The hour of Thomas Eugene Creech’s death has been set, and it is rapidly approaching.

On Wednesday morning Idaho prison officials will ask the 73-year-old if he would like a mild sedative to help calm him before his execution at the Idaho Maximum Security Institution south of Boise. Then, at 10 a.m. local time, they will bring him into the execution chamber and strap him to a padded medical table.

Defense attorneys and the warden will check for any last-minute court orders that would halt the execution of Creech, who is one of the longest-serving death row inmates in the U.S.

Barring any legal stay, volunteers with medical training will insert a catheter into one of Creech’s veins. He’ll be given a chance to say his last words, and a spiritual advisor may pray with him. Then the state will inject a drug intended to kill the man who has been convicted of five murders in three states and is suspected in several more.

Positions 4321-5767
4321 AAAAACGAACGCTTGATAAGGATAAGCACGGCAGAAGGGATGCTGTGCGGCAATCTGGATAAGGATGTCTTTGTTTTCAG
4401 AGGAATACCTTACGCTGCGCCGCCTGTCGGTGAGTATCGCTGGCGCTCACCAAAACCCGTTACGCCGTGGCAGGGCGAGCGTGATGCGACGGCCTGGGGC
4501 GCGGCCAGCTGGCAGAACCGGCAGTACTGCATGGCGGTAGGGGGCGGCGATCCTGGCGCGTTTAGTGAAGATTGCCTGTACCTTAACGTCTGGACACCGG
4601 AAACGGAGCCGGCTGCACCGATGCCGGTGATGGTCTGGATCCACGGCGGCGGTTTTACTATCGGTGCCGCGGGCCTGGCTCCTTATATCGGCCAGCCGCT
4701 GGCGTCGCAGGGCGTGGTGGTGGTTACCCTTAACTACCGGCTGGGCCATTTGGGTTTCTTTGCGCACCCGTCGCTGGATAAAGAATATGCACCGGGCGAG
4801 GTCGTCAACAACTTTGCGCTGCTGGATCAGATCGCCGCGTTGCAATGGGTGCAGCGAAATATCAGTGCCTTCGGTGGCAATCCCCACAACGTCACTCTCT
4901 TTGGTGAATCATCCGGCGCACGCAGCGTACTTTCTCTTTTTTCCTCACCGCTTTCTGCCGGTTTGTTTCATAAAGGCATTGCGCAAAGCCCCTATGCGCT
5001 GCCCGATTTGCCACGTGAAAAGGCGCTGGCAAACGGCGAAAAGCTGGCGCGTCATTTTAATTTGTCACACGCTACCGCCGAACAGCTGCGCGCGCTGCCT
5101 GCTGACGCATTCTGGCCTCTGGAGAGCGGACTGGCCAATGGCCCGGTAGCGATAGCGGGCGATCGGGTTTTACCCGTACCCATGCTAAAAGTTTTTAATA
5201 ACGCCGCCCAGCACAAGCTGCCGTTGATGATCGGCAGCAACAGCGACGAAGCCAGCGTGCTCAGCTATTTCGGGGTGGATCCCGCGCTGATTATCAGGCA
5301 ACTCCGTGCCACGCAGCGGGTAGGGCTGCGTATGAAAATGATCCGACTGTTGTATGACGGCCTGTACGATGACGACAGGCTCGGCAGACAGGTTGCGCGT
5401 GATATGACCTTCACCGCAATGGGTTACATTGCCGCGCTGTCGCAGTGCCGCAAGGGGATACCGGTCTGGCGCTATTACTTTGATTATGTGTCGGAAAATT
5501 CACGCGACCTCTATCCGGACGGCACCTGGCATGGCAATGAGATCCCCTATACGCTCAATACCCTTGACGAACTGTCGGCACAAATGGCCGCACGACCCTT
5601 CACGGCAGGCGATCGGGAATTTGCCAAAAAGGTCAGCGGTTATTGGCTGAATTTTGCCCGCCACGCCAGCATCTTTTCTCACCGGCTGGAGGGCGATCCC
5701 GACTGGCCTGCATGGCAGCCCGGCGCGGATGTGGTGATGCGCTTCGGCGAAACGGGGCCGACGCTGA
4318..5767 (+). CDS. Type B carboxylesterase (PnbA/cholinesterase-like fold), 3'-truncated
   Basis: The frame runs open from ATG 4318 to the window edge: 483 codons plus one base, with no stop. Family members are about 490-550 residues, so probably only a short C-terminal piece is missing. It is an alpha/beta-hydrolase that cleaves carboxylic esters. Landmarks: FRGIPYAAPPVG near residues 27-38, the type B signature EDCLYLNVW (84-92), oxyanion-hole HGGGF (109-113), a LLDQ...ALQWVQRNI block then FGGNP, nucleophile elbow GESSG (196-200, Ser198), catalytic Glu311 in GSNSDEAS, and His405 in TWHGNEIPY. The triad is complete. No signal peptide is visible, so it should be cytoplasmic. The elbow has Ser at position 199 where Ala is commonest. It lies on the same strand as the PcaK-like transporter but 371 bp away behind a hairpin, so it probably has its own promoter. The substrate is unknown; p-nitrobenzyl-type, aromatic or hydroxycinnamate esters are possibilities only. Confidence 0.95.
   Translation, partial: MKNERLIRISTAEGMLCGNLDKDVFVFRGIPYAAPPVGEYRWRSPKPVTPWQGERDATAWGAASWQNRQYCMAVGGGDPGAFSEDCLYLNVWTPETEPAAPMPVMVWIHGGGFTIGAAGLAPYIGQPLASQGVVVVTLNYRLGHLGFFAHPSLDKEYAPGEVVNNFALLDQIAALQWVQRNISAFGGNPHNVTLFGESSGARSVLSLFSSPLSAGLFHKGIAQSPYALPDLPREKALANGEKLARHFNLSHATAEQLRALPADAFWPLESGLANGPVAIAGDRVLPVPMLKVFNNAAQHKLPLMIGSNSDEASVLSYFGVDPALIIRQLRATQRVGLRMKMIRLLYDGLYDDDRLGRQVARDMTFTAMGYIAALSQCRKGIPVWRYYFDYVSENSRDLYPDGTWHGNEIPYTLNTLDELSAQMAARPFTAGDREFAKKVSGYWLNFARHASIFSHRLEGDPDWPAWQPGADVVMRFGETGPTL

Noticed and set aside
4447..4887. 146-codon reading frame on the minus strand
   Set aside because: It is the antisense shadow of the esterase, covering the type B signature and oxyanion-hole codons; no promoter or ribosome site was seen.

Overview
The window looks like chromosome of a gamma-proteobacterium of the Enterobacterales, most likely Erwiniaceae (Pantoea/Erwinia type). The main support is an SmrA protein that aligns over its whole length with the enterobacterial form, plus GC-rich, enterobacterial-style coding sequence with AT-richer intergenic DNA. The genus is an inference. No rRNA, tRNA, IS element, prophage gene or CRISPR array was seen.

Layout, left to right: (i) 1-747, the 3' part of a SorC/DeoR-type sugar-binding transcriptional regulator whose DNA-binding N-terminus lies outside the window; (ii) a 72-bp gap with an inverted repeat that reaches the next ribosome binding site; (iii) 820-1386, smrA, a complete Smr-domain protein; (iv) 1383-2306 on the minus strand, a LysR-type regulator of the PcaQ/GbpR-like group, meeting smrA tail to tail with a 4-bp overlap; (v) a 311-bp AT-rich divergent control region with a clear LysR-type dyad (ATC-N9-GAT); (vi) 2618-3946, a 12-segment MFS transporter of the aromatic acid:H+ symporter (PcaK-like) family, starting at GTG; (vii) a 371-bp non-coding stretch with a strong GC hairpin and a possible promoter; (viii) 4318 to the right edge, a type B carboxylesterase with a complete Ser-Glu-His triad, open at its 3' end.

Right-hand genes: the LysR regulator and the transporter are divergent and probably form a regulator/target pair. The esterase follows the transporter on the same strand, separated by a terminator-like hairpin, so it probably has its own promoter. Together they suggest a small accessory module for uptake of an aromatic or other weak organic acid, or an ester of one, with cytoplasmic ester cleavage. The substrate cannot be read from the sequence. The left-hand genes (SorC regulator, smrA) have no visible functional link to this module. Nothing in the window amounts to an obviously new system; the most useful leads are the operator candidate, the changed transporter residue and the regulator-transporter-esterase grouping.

• dream_weasel
    44 months ago

    Is it really used as a warning though? I presume it’s more like a statement of removing a constant danger from the population without keeping them permanently alone. To your point, if every person has value then you can’t just lock up inveterate murderers with other prisoners and put those prisoners in potential mortal danger.

    I’m not sure this is how the death penalty is used in practice since the appeals process is so long, but I’d be hard pressed to think of a punishment worse than perpetual solitude in a small concrete box until you naturally expire decades later with no hope of ever leaving.